The ordering of the salt, IV, and ciphertext while performing the HMAC is not significant. What is significant, however, is that all three of those components are included in the HMAC. Putting the ciphertext after the salt and the IV also makes it easier to read, encrypt, and write data piece by piece. Putting the HMAC at the end makes sense only because it is generated and packed in last.

Signing the Packed Data

Let’s compute the HMAC over the packed KDF salt, IV, and ciphertext:

// Begin HMAC computation on encrypted/packed data
hmac = malloc(hmac_len);
if (hmac == NULL) {
  fprintf(stderr, "Error: unable to allocate enough memory for the HMAC\n");
  cleanup(handle, NULL, ciphertext, packed_data, NULL);
  return 1;
}

err = gcry_mac_open(&mac, GCRY_MAC_HMAC_SHA512, 0, NULL);
if (err) {
  fprintf(stderr, "mac_open during encryption: %s/%s\n", gcry_strsource(err), gcry_strerror(err));
  cleanup(handle, NULL, ciphertext, packed_data, hmac);
  return 1;
}

err = gcry_mac_setkey(mac, hmac_key, HMAC_KEY_SIZE);
if (err) {
  fprintf(stderr, "mac_setkey during encryption: %s/%s\n", gcry_strsource(err), gcry_strerror(err));
  cleanup(handle, mac, ciphertext, packed_data, hmac);
  return 1;
}

// Add packed_data to the MAC computation
err = gcry_mac_write(mac, packed_data, packed_data_len - hmac_len);
if (err) {
  fprintf(stderr, "mac_write during encryption: %s/%s\n", gcry_strsource(err), gcry_strerror(err));
  cleanup(handle, mac, ciphertext, packed_data, hmac);
  return 1;
}

// Finalize MAC and save it in the hmac buffer
err = gcry_mac_read(mac, hmac, &hmac_len);
if (err) {
  fprintf(stderr, "mac_read during encryption: %s/%s\n", gcry_strsource(err), gcry_strerror(err));
  cleanup(handle, mac, ciphertext, packed_data, hmac);
  return 1;
}

We allocate space for the HMAC, initialize the MAC struct provided by gcrypt, set the private signing key to be used for the HMAC, add the packed data (salt, IV, ciphertext) to the HMAC, and then compute the HMAC which is then written to the hmac buffer by libgcrypt.

Add the Signature to the Packed Data

Finally, we add the computed HMAC to the packed data for delivery to the recipient, write the packed data to disk, and clean up after ourselves:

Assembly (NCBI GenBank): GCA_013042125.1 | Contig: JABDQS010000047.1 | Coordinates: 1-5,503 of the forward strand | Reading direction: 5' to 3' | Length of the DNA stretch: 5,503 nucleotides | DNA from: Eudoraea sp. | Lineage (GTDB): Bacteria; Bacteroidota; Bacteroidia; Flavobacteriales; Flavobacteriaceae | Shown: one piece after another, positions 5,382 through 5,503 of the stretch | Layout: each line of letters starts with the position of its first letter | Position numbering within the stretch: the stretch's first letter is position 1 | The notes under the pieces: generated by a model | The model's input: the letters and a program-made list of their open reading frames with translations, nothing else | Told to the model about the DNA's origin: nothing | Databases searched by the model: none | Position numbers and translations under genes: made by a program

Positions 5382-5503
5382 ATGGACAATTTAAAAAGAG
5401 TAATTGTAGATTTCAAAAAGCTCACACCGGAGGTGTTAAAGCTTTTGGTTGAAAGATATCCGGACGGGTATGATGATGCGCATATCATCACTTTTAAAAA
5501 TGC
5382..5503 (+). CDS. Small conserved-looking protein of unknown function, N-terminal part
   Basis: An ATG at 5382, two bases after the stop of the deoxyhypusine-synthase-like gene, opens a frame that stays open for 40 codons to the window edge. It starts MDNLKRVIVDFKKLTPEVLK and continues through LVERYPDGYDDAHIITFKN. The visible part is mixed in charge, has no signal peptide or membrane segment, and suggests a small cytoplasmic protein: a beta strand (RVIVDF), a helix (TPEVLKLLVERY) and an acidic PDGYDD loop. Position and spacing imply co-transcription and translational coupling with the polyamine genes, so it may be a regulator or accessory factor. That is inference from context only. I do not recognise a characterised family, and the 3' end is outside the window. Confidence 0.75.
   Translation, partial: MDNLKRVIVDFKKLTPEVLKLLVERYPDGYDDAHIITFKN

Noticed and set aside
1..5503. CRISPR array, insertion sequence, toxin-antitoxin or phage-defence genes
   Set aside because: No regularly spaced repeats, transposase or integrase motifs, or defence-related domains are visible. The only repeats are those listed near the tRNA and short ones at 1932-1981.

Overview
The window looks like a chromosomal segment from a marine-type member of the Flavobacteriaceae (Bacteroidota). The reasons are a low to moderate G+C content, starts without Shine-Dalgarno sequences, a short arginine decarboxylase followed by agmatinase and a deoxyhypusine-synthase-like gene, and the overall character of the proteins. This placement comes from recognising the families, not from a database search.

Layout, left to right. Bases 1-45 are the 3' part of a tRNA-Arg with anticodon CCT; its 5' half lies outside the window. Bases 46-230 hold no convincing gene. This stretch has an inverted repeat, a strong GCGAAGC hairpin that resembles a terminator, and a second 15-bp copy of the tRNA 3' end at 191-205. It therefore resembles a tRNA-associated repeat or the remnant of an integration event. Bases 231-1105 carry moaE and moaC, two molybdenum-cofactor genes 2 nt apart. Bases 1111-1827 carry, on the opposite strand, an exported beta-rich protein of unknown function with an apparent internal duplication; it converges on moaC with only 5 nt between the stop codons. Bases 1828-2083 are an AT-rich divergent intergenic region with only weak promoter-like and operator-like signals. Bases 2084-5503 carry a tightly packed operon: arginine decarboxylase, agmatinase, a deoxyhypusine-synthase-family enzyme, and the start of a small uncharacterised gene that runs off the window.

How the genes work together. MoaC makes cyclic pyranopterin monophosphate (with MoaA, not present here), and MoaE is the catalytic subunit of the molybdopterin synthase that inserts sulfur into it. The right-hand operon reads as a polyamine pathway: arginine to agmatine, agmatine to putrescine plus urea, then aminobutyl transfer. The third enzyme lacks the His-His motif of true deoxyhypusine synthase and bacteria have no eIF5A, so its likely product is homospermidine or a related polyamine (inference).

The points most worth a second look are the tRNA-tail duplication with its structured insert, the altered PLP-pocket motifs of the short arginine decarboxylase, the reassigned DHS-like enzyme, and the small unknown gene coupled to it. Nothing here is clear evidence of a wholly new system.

// Append the computed HMAC to packed_data
memcpy(&(packed_data[KDF_SALT_SIZE + AES256_BLOCK_SIZE + (AES256_BLOCK_SIZE * blocks_required)]), hmac, hmac_len);

// Write packed data to file
if (!write_buf_to_file(outfile, packed_data, packed_data_len)) {
  cleanup(handle, mac, ciphertext, packed_data, hmac);
  return 1;
}

cleanup(handle, mac, ciphertext, packed_data, hmac);

return 0;

There you have it! Your file is now encrypted using AES-256 with integrity checking and authenticity verification handled by HMAC-SHA512.

Decrypt the Data

When we want to decrypt a file that we have encrypted, we need to compute space requirements, allocate space for all the packed data, and unpack the data before we can begin operating on it:

// Read in file contents
if (!(packed_data_len = read_file_into_buf(infile, &packed_data))) {
  return 1;
}

// Compute necessary lengths
hmac_len = gcry_mac_get_algo_maclen(GCRY_MAC_HMAC_SHA512);
ciphertext_len = packed_data_len - KDF_SALT_SIZE - AES256_BLOCK_SIZE - hmac_len;

ciphertext = malloc(ciphertext_len);
if (ciphertext == NULL) {
  fprintf(stderr, "Error: ciphertext is too large to fit in memory\n");
  free(packed_data);
  return 1;
}

hmac = malloc(hmac_len);
if (hmac == NULL) {
  fprintf(stderr, "Error: could not allocate memory for HMAC\n");
  cleanup(NULL, NULL, ciphertext, packed_data, NULL);
  return 1;
}

// Unpack data
memcpy(kdf_salt, packed_data, KDF_SALT_SIZE);
memcpy(init_vector, &(packed_data[KDF_SALT_SIZE]), AES256_BLOCK_SIZE);
memcpy(ciphertext, &(packed_data[KDF_SALT_SIZE + AES256_BLOCK_SIZE]), ciphertext_len);
memcpy(hmac, &(packed_data[KDF_SALT_SIZE + AES256_BLOCK_SIZE + ciphertext_len]), hmac_len);